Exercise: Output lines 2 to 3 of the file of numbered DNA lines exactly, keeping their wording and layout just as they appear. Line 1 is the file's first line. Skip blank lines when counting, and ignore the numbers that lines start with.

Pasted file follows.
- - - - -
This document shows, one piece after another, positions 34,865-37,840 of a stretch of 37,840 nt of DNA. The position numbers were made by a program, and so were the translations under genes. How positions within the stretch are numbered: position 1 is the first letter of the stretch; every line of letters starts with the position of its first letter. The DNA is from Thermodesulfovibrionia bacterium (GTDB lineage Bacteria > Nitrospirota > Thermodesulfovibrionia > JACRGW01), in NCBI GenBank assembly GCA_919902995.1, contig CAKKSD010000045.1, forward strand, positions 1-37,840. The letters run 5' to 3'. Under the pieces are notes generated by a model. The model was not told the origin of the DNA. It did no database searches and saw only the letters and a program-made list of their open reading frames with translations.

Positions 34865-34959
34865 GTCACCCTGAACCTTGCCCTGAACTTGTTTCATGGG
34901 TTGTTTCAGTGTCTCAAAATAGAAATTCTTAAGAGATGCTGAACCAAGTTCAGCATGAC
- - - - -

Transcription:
Positions 34865-34959
34865 GTCACCCTGAACCTTGCCCTGAACTTGTTTCATGGG